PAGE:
“The laser provides pulse energies similar to [its] predecessor, 100-W green laser, a few microjoules, but at a higher repetition rate,” said Alexei Markevitch, market development manager at IPG. “Therefore, it can be used in all applications where the earlier lower power laser has been qualified, but at a five times higher throughput.”
He added that the laser’s combination of single-mode beam quality, short wavelength, short pulse duration and higher power allows exploration of new applications. A year after the product’s Prism Award win, IPG has continued to enhance its GLPN-500-R. The laser’s architecture and components underwent continued optimization, according to the company, resulting in a significant reduction in form factor.
“The end-user rack-mounted version has been reduced in size by more than 30 percent, and a super compact OEM laser module has been released,” Markevitch said. “The laser heads in operation have acquired many thousands of hours, proving robust operation of the doubling crystals and optics at unprecedented high powers.”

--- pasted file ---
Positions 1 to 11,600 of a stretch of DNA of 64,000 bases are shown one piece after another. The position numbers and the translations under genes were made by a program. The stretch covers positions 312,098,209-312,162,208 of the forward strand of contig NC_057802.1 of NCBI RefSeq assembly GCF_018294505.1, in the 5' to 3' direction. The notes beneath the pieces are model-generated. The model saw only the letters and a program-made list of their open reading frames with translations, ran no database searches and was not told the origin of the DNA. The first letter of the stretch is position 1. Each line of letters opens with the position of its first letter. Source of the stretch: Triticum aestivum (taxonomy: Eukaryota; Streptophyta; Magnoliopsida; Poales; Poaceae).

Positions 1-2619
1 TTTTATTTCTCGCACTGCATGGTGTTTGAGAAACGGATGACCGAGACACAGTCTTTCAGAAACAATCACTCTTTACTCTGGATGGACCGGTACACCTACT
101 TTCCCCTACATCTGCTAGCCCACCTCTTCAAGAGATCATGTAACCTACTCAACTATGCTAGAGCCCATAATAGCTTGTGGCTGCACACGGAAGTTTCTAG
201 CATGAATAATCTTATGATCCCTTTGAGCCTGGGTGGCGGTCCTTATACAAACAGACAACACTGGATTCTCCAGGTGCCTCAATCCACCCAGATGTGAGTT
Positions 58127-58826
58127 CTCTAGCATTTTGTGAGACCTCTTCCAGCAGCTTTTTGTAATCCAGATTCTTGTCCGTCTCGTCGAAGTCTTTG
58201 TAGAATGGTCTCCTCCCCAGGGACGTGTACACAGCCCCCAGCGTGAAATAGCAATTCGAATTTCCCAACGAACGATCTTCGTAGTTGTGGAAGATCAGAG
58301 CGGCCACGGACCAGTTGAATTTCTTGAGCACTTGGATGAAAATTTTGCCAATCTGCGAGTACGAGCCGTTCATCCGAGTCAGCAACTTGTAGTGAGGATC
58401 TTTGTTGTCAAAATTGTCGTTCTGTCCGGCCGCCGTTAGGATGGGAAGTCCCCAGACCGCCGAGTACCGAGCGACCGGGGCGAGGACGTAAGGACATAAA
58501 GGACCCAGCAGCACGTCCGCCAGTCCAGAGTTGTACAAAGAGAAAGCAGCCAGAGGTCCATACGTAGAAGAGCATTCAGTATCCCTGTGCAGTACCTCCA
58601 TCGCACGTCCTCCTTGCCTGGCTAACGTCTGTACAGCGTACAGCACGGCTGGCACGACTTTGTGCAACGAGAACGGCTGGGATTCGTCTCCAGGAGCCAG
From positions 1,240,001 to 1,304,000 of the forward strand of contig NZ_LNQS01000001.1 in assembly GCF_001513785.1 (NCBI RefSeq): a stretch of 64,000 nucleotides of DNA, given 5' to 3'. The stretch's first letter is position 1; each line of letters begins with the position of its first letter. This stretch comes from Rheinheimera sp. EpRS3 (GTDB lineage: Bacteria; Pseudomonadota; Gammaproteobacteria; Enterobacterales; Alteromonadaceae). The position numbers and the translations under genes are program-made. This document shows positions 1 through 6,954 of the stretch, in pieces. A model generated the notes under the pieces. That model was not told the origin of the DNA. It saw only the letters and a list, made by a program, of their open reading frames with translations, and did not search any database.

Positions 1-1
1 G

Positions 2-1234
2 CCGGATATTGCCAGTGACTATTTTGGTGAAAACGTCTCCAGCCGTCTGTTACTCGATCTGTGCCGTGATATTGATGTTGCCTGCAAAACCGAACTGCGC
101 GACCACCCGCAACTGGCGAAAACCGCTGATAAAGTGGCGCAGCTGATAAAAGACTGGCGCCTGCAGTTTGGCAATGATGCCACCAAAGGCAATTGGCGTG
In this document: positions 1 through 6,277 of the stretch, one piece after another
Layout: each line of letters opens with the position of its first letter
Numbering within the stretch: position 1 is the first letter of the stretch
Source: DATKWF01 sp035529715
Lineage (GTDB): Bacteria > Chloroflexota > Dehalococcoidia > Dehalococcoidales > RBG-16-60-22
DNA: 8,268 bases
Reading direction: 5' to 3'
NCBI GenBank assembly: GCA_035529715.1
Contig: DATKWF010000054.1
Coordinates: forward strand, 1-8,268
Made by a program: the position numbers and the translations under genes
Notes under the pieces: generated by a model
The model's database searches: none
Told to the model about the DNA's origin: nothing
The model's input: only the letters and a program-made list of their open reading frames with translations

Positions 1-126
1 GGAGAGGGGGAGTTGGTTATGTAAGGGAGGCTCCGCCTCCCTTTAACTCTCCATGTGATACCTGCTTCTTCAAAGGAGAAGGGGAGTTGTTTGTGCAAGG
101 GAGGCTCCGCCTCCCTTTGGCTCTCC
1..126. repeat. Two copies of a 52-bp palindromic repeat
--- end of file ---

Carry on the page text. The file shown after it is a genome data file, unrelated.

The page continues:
Now, IPG’s R&D team is working on customized versions of the laser, with features specific to applications and customers, i.e., linewidth, modulation capabilities, control features, etc.
Fiber optics is seeing innovation in other research, as well, including at the Max Planck Institute for the Science of Light (MPL) in Erlangen, Germany. There, researchers have demonstrated that laser light can be used to manipulate a glass optical fiber that is tapered to a sharp point called a nanospike, which is smaller than a speck of dust, in the middle of an optical fiber with a hollow core. In a paper published in OSA’s Optica, they reported that optical forces cause the nanospike to self-align at the center of the hollow core, trapping it stronger at the core center as the laser power increases.
Robotics has benefited from advances in lasers, optical fiber, image sensors and optical sensors. Courtesy of The Optical Society (OSA), Optica.